First is the theme of the current upheaval as a transition from one political regime to another. This sense of transition is apparent in the rise of Trump, who identified and capitalized on weaknesses in the Republican Party to win the presidency. His success also signals weaknesses in the Democratic Party, the electoral process, and the constitutional structure, all of which created a perfect storm for the 2016 vote. Within the United States, Trumpism may be a transition to a new regime from the order created by the Reagan election in 1980. What we cannot predict is the shape of this new order. Some, like Professor Balkin, suggested a possible new progressive era, where government takes a more active role in curing the ills of a free market. Others, like Professor Sam Issacharoff, suggested the possibility of darker times with the repressive policies we have witnessed just being the beginning. Others still, like Professor Mark Tushnet, expressed doubt on predicting where the political process will land, emphasizing a basic indeterminacy in government, a theme I return to at the end of this post.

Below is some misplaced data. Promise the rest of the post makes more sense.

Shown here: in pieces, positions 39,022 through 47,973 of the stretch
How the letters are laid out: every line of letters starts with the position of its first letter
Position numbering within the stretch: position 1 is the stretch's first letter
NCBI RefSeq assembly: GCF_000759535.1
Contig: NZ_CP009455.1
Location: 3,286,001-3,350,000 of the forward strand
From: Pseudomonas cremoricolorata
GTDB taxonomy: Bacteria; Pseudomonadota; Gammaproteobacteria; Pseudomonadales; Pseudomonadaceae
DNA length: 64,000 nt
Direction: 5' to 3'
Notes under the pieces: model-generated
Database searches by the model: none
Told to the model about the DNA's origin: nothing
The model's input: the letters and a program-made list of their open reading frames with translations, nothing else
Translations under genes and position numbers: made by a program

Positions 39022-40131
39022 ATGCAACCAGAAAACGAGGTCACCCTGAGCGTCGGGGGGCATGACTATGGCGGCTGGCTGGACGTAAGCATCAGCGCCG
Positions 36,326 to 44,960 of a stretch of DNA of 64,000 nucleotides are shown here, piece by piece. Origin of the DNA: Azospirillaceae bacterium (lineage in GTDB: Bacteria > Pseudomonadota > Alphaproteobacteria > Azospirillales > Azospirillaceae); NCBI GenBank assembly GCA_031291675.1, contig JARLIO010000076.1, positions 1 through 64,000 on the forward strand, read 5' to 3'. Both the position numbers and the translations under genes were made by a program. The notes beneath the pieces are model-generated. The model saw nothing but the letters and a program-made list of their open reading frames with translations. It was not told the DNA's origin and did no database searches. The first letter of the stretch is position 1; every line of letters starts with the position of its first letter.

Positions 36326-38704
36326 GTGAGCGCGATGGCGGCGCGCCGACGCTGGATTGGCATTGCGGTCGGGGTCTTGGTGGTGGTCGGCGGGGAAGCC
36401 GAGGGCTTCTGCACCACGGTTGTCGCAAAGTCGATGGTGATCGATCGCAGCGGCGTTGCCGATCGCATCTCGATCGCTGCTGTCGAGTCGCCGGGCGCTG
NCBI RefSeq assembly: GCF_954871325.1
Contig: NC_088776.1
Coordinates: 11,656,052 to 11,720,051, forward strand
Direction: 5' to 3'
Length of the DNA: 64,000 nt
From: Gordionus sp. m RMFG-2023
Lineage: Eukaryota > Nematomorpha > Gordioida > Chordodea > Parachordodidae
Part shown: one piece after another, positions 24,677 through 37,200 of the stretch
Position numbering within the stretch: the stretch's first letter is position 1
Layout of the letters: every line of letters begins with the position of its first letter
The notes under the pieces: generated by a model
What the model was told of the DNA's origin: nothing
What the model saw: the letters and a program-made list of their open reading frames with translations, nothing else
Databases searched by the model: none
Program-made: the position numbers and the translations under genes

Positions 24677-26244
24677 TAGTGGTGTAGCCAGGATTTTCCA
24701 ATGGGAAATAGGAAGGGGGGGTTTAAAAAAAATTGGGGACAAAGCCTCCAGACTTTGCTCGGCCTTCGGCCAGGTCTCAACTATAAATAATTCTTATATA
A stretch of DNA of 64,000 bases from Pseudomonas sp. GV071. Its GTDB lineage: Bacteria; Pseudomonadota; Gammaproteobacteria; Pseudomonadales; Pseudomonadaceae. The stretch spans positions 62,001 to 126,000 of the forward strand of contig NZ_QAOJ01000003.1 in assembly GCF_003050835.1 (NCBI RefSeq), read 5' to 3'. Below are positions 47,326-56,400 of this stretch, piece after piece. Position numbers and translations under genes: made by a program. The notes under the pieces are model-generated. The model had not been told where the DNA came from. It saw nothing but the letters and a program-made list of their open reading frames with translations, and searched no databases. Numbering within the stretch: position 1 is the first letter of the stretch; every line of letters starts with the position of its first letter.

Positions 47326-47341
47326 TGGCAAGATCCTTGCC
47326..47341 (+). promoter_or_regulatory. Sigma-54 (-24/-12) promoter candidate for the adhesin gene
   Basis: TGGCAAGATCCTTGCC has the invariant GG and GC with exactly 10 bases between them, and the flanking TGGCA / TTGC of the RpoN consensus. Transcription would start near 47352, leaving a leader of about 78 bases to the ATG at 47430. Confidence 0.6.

The second theme of constitutionalism, law, and norms highlight the differences of Trumpism from the deceptively similar movements of Brexit in the UK and the authoritarian regimes of Orban in Hungary, Duda in Poland, and Erdogan in Turkey. While challenges to principles of separation of powers, federalism, and the free press appear in varying degrees across these cases, there are particular differences that reflect national and regional differences. In Europe, including the UK and Turkey, the tension is between the centralization of power in European institutions and regional political power grounded in national institutions and culture. While Trump beats the anti-federal government drum and plays loudly nationalist dog whistles, his attack on the judiciary, the press, and established political figures is a means for concentration of federal executive power.